Continued from Part One on May 30
Many of Pictet Asset Services’ larger rivals have spent the last years trying to replicate the systems and services that their clients offer in the hope that their customers will outsource these functions to the custodian, an effort that has been only partially successful. Briol is sceptical.
“We do not want to impose our technology solutions. We have all the custodial and fund administration functions on our platform PictetConnect but we would never cross the bridge by providing a portfolio management system, which is something that some of our competitors do. I am really not convinced about that," said the Pictet Asset Services chief executive.
“We put a lot of emphasis on interfacing with the clients’ portfolio management system, to be a true partner rather than imposing solutions through a one-size-fits-all approach.”
Briol said his firm invests a lot in the platform and the interface, taking a “best-of-breed approach” that involves some inhouse development and some vendor software.
“There are certain things that we can do internally and there are certain things that we would buy external components and integrate them. It’s really where we can add value that we would keep that internal. An example would be highly customised client reporting for big pension funds and that is something we would do internally.”
In terms of human resources, Briol said the firm now has about 250 people in Switzerland, Luxembourg, the UK and Singapore where it has been hiring selectively.
A thread running though Briol’s comments is that Pictet is focused on long-term, sustained growth rather than short-term trends, an objective it shares with its asset management clients.
He said: “Another blessing we have as an unquoted company is that we have time in front of us. There is a slide that we show when pitching, which shows the evolution of assets in the group, so that goes up and down, and the line of the staff which just keeps going north. That shows that in tough times, like we have now, we’re not firing anyone. We’re sticking to the model. We are building loyalty with the staff which in turn build loyalty with the clients, and that is part of the culture as well.”
Briol said he is present in client pitches and thinks that is important: “Managing partners get involved with clients and I think that is central to the model. If you want to properly manage an organisation, you need to feel the heat so to speak and be there not only for good discussions but also the difficult discussions. It is important for me to get feedback from the field, to hear people complimenting us or complaining about something that could be improved is central to me. That is the ultimate acid test.”
And talking of what is important to clients, Briol has a clear understanding of his firm’s role: “We are an asset servicer so we need to focus on getting the basics right. We want our clients to focus on Alpha generation and we take care of the rest. So that’s what we’re trying to do and central to that is the idea of the one-stop-shop. So that is a modular, comprehensive offering where people can pick-up custody, fund administration, transfer agency, ManCo companies, trading services. Making the lives of our clients easier is central to us.”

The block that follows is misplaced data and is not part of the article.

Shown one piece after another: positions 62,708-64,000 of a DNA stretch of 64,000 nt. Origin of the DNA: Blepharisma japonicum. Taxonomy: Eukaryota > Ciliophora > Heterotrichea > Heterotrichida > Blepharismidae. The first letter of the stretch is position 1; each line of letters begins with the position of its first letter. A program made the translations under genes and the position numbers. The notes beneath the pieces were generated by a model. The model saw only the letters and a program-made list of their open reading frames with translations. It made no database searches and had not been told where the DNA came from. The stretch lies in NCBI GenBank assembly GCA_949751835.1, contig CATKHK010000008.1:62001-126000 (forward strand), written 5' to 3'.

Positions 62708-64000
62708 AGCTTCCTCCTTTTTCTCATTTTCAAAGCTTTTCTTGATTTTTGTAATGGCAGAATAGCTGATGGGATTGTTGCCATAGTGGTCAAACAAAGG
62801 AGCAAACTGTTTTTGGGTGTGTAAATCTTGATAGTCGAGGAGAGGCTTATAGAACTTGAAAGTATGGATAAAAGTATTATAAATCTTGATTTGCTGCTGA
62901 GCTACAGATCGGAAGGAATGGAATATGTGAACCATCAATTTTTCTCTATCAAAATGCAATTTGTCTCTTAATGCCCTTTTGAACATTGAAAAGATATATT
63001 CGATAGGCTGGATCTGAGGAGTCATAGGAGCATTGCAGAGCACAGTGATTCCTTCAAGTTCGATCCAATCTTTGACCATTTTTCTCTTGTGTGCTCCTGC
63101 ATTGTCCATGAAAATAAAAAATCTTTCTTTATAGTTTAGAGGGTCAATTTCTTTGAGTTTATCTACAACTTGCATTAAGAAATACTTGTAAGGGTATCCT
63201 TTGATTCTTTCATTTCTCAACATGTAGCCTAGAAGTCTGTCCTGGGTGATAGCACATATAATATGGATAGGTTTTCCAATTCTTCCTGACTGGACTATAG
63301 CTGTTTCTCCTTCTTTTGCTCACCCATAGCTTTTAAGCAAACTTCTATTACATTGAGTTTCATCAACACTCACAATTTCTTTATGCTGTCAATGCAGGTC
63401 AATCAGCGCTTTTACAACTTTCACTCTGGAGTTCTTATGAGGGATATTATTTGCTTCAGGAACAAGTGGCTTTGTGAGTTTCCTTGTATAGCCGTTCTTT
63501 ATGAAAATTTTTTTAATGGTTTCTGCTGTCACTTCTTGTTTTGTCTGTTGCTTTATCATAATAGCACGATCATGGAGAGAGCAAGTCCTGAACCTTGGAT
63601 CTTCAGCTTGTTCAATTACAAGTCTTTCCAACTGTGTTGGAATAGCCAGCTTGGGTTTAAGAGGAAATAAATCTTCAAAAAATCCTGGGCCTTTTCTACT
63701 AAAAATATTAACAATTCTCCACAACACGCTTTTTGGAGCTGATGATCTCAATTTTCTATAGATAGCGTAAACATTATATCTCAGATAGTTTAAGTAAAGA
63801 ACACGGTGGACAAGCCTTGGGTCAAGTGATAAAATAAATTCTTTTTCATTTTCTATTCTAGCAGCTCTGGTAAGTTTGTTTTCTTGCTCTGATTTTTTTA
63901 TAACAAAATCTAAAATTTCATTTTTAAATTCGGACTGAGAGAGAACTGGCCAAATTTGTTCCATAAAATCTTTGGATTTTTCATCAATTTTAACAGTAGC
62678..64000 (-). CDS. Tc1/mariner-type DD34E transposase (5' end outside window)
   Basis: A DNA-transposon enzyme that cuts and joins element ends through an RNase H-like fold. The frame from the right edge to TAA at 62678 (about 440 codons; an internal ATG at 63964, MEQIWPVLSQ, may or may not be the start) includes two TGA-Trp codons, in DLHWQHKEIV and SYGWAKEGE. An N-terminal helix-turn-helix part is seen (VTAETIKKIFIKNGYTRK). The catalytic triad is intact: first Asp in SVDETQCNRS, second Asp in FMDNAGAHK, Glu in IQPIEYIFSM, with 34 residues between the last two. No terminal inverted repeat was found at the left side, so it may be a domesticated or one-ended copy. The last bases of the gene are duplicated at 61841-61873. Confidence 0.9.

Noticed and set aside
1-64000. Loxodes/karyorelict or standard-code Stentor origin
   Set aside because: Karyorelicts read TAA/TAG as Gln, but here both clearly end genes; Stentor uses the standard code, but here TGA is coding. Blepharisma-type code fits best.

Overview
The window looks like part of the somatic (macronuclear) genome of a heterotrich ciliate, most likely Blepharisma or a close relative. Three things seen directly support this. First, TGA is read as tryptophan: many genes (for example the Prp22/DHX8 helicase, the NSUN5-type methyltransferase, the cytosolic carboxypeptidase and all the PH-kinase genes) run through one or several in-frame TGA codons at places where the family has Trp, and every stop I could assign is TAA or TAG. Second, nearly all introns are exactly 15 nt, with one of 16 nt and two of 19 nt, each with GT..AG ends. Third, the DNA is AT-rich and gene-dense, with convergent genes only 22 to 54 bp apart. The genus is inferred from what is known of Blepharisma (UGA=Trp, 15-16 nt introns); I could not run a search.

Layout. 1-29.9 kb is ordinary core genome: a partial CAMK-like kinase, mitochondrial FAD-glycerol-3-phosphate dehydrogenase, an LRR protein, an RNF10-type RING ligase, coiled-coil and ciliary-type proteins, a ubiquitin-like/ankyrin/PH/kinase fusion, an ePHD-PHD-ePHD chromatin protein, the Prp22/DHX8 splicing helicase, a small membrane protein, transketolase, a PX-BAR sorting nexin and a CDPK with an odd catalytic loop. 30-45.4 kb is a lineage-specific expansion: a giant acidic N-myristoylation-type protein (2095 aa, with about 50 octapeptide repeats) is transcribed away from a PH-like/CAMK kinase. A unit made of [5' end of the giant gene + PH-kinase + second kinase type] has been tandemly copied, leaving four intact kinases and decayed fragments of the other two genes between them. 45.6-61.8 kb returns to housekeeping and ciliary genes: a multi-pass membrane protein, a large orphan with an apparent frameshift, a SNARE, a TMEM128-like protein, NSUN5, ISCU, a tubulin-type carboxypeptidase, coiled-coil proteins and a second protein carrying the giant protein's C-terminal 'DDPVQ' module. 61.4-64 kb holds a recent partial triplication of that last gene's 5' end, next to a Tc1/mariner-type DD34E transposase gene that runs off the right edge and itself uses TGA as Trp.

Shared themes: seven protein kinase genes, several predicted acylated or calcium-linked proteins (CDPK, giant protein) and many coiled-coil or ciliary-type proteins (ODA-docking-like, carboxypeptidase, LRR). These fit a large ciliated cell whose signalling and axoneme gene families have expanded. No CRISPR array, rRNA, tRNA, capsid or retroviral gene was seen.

Most asset managers have had a mixed three years since COVID but this has not translated into client turnover for Pictet Asset Services, said Briol. “If firms are facing fee-compression, clients might renegotiate but if people are only going for the cheapest, we probably would not be the right provider so it’s probably not the right partnership. What we see generally is that people are quite loyal, particularly when they are going through tougher times with performance or people are reimbursing their money from the fund, then we will stick to our guns. We have the patience.”
The near collapse in March of Credit Suisse and its subsequent acquisition by UBS shocked the banking world, which could have long-term implications for the industry, Briol said.
“Globally, we have been through turbulent times, both in Switzerland and other parts of the world as well. That has an effect. The negative effect is that the perception is that the banking sector is unsound. That is a concern.”
Briol added: “It is never an opportunity for us to rejoice when competitors are in difficulties because we need competition based on healthy arms-length friction between actors. But the reality is that what we do puts us in a strong position when there is instability in the market. People are looking for stability so they can focus on their core business of managing portfolios. They don’t want to be distracted by: “Is my provider going to change his priorities?””
Briol is right that Pictet’s founding principles are attractive in times of uncertainty, nor are they about to change.
The chief executive added: “We have been independent for some time now, over 200 years, and we want to continue to be independent and to control our own fate. We have never embarked on a takeover, I think we’d be bad at that because it’s not in our DNA. What we do is organic growth through the selective inclusion of excellent talent.”
To be continued on June 1
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